Please use this identifier to cite or link to this item: http://hdl.handle.net/123456789/196
Title: An Investigation of Teenage Pregnancies as a Possible Barrier to Girls’ Education: A Case of Four Wards In Tsholotsho District in Matabeleland North
Authors: Samupindi, Patricia
Keywords: Teeneage pregnancy
schoolgirl
children
birth
girls
education
Issue Date: Apr-2016
Publisher: Lupane State University
Abstract: The study sought to investigate Teenage Pregnancy as a possible barrier to girls’ education. In conducting the research the researcher used questionnaires to solicit information from the girls. Interviews were also used to obtain information from teachers, traditional leaders’, headmasters and the district education officer. Interviews conducted showed that girls falling pregnant in schools was the greatest education obstacle hence this is causing a high dropout rate in the District. Although a schoolgirl is allowed to return to school after the birth of her baby, she is faced with many challenges in trying to cope with the demands of motherhood and schooling simultaneously. Research has established that pregnancy and motherhood have a profound impact on the mother and child by placing limits on her educational achievements. Data was summarized quantitatively and qualitatively using evaluative descriptions and SPSS (Statistical Product Service Solution). This study revealed that most of the girl child dropouts were a result of early marriages, abject poverty, long distance traveled to school, peer pressure and economic hardships as well as religious and traditional beliefs that work against educating the girl child. This paper recommends that civil education and the conscientisation of rural parents, teachers and the girl child on the importance of girl child education be made as a matter of urgency if the current situation is to be remedied.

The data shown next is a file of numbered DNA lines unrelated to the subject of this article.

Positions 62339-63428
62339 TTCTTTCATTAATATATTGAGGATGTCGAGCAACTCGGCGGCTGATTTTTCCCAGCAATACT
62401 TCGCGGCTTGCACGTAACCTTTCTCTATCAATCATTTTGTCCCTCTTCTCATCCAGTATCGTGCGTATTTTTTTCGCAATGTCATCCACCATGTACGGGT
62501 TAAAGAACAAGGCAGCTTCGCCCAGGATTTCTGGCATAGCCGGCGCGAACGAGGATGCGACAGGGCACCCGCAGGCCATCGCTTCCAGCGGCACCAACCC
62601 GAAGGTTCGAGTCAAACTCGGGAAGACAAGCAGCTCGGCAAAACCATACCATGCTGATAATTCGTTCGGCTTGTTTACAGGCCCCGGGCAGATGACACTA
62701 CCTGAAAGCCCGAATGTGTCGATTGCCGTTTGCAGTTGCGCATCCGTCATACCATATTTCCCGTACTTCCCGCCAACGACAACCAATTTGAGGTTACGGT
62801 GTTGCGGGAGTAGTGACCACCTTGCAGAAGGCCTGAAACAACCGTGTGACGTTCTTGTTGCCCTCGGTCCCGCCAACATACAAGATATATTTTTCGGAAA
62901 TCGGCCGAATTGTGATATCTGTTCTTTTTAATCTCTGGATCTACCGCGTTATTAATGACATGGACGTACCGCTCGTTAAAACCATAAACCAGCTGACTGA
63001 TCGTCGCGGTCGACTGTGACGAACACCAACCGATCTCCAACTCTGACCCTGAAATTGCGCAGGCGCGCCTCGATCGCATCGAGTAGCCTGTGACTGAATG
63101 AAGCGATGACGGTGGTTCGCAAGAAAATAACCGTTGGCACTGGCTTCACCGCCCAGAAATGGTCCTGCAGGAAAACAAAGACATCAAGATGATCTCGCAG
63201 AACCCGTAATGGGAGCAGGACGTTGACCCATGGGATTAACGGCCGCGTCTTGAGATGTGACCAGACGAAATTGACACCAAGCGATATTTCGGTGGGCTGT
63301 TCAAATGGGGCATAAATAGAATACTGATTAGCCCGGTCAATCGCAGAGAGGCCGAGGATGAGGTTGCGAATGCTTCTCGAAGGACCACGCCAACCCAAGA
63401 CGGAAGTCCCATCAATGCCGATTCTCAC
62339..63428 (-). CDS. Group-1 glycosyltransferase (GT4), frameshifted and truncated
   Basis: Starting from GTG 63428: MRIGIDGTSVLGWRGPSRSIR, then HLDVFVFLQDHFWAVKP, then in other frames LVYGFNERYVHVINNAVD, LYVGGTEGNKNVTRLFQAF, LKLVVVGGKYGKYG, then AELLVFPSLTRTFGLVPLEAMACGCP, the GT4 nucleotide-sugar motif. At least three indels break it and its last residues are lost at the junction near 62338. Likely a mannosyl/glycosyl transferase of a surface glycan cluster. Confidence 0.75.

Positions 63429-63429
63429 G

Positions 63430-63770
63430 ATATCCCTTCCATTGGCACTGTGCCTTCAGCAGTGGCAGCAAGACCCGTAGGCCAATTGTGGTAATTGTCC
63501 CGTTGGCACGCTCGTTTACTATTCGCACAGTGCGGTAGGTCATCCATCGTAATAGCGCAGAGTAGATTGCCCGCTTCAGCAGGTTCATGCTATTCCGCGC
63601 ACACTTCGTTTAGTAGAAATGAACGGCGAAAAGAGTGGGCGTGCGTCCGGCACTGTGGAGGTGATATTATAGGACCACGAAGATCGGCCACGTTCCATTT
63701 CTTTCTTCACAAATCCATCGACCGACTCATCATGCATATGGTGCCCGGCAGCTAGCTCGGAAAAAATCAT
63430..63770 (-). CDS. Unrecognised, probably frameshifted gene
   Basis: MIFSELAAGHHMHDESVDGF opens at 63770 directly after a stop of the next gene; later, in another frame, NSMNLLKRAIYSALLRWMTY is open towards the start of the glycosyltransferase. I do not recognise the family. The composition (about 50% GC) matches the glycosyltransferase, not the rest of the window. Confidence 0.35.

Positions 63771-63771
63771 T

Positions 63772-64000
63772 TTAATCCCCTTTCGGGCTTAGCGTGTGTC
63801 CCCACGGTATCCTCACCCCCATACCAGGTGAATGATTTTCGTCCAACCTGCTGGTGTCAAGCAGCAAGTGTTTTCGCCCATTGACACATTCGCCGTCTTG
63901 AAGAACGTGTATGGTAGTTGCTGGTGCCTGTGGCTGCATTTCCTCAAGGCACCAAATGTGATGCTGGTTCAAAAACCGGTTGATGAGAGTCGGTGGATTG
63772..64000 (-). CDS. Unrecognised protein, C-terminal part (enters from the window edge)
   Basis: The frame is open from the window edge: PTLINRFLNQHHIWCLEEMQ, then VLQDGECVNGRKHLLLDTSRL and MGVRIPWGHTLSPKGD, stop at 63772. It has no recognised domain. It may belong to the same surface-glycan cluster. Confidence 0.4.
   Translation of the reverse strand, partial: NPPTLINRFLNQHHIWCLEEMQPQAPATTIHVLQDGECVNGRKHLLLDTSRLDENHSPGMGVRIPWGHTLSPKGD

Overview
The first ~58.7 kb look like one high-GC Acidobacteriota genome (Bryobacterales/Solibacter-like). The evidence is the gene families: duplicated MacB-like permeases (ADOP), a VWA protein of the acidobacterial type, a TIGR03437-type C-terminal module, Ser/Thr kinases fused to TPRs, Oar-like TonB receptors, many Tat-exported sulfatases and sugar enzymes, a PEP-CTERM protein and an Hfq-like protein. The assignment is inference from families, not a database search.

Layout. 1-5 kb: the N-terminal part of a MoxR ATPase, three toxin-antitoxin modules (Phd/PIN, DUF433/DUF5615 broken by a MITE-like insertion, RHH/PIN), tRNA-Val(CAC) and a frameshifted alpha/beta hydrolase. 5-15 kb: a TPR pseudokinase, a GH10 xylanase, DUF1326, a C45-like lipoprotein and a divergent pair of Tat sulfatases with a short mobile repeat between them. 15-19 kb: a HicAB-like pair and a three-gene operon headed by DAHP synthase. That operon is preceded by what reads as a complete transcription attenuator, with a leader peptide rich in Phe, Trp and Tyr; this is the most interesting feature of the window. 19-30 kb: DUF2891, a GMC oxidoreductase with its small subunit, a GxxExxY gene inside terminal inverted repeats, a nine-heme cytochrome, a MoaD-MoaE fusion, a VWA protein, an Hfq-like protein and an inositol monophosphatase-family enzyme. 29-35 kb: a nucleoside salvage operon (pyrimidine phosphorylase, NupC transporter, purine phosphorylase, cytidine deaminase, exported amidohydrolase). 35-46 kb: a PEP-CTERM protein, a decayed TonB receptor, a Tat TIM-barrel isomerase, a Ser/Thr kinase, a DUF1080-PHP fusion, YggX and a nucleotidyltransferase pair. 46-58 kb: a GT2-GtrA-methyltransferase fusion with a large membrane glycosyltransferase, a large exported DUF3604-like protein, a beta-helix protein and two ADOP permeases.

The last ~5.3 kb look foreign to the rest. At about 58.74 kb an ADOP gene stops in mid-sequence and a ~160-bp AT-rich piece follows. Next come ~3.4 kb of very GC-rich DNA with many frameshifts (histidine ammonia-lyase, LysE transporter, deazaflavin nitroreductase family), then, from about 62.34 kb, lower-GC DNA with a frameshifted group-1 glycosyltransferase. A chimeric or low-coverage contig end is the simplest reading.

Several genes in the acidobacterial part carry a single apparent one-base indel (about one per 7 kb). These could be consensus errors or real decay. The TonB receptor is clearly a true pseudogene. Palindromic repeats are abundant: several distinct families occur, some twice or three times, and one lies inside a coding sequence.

URI: http://hdl.handle.net/123456789/196
Appears in Collections:Department of Business Management

Files in This Item:
File Description SizeFormat 
Samupindi_Patricia.pdf183.65 kBAdobe PDFView/Open


Items in DSpace are protected by copyright, with all rights reserved, unless otherwise indicated.